In our second installment on Side Step the Pole, Working Equitation Competitor, Trainer and Clinician Amy Star offers additional insight into how to train your horse to side pass cleanly.
By Amy Star
This seemingly simple obstacle has quite a bit of depth and challenge to it in the working equitation. There can be several variations from easiest to most challenging: single pole, two poles laid out separately, two poles to form an “L” or three poles connected to create a “Z” or “step shape”.
The judge will be looking for a good walking rhythm being maintained during the obstacle, with adequate crossing of both the front and hind legs. The body of the horse does not have to be perpendicular to the ground pole and in fact allowing the horse’s forehand to be a bit advanced from the hind will help the horse in crossing over and maintaining a good rhythm.
In this photo the dark brown mare is crossing her legs nicely, and is slightly looking in the direction she is traveling . However her forelegs appear very close to the pole risking touching it. This tack and attire all fit in the western discipline and are permissible in a competition or show.
At the lower levels it is normal for the horse to bend in a counter arc as in a leg yield and to be closer to perpendicular to the pole. As the horse’s training progresses the bend of the horse should change to a renvers position with the horse looking the same direction as he is traveling. The rider needs to be able to influence both the shoulder and the hindquarter independently when the pole layout requires a change of direction. This will result in a turn on the hind or a turn on the forehand to maneuver the change of direction.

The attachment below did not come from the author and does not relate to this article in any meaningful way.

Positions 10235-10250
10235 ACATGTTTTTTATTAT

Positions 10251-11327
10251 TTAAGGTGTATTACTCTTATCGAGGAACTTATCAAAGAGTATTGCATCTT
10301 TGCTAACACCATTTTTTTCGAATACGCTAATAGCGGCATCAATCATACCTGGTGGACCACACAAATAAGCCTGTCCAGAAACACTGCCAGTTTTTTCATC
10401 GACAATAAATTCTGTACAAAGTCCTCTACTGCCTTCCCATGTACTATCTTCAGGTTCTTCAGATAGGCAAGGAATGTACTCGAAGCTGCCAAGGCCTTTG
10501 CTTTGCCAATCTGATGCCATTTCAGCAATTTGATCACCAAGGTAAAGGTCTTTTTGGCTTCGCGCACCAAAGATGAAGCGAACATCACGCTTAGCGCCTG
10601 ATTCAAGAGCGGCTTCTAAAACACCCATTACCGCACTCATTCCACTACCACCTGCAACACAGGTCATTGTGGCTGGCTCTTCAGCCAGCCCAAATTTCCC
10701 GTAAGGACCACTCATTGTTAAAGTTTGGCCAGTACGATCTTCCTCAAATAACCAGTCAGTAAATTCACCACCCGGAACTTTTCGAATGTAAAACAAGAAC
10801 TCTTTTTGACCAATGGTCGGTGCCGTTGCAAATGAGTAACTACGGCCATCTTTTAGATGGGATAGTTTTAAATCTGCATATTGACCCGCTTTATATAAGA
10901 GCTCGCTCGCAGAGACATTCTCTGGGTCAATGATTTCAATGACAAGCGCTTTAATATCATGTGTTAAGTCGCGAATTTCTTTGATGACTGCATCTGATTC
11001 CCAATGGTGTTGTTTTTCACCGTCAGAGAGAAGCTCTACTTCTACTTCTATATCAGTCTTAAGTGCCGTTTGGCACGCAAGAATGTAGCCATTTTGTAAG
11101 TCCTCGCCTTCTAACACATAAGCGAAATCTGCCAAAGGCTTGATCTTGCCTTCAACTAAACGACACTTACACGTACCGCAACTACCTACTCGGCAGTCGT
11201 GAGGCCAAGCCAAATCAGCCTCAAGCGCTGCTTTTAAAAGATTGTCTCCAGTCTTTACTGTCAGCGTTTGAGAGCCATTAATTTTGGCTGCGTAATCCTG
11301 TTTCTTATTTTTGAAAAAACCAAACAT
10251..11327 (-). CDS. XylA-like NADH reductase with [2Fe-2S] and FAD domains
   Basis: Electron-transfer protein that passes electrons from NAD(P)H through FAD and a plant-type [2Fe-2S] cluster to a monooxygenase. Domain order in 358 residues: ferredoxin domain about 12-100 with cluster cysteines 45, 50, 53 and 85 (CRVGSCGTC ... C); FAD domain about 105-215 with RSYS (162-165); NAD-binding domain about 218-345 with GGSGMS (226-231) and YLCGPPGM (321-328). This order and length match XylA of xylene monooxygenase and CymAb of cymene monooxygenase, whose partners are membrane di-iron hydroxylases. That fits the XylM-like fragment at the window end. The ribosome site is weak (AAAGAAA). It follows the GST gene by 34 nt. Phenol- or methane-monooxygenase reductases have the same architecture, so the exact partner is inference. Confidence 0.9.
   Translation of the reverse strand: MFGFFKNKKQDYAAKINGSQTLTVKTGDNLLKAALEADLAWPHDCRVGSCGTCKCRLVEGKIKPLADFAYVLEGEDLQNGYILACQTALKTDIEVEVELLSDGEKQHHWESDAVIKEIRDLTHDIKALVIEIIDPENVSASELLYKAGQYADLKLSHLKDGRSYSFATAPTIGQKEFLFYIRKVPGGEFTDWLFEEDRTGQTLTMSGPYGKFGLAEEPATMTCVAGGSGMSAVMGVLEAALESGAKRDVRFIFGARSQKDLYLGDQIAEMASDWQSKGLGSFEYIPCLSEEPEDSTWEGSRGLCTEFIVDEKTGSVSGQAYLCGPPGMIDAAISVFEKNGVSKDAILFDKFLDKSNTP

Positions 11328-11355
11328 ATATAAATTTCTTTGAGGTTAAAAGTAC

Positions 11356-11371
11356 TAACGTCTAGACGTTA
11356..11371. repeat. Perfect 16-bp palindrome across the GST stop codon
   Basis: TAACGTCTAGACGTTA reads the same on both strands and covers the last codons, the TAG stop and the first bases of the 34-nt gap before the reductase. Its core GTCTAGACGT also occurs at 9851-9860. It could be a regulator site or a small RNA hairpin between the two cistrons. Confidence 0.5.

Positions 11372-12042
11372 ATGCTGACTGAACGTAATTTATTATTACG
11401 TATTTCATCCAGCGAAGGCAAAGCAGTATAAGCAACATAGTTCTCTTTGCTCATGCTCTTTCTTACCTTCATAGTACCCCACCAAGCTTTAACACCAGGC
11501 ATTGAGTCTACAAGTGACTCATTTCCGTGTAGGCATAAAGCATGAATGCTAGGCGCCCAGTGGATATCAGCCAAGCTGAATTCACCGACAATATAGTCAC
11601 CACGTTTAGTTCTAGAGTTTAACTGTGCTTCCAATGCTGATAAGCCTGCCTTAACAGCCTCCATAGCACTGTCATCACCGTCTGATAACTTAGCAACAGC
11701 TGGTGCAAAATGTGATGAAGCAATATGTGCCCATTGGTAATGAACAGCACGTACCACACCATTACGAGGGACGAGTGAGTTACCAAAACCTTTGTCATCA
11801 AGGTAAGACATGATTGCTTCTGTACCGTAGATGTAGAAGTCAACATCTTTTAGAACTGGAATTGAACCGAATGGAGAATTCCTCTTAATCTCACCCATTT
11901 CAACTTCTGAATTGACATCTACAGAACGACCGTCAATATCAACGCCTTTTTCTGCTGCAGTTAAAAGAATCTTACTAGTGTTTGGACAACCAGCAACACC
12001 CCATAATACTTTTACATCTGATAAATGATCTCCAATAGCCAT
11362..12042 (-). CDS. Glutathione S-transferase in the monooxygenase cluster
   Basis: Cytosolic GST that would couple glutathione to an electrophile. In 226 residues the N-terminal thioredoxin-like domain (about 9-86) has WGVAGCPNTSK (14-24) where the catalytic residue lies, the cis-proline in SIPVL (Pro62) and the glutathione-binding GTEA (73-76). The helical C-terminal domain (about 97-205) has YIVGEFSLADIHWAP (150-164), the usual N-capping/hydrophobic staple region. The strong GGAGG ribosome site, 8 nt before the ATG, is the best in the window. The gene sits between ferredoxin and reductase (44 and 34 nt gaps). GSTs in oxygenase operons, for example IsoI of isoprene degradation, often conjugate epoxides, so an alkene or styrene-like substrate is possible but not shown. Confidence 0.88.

This obstacle will make the rider very aware of where the horse’s feet are underneath, or point out the rider’s lack of awareness. A good reference for riders, when they are learning, is to look down at your stirrup, you should see the pole behind your leg, for the horse to be centered over the pole. If you look down and you see it in front of your stirrup, the horse’s front feet will be much too close to the pole.
In the photo to the left the bay mare is showing nice crossing of leg, she appears slightly counter bent from the angle of this photo. The rider could improve by sitting more centered, rather than being too much to the left.
- Hitting the pole with the horse’s feet is marked as penalty each time it occurs.
- Develop rhythm and flow over the pole
- In the second photo there is mixing of tack styles, this acceptable for practice, but it would not be permissible in competition.
- Look for the pole behind your calf as you pass to ensure clearance for the feet.
- The forehand should be a bit advanced of the hind.
- Also see Side Step the Pole 1 for tips on introducing this obstacle to your horse.
Amy Star of Marana AZ has been breeding, raising, training and competing on Andalusian and Lusitano horses since 1996. She is a founding member of USFWE and offers Working Equitation Clinics for riders from Introductory to Advanced Levels. You can read more about Amy at http://www.amystarlusitanos.com or contact her at email@example.com
Working Equitation Today appreciates Amy for taking the “risk” of offering our first article from an outside contributor.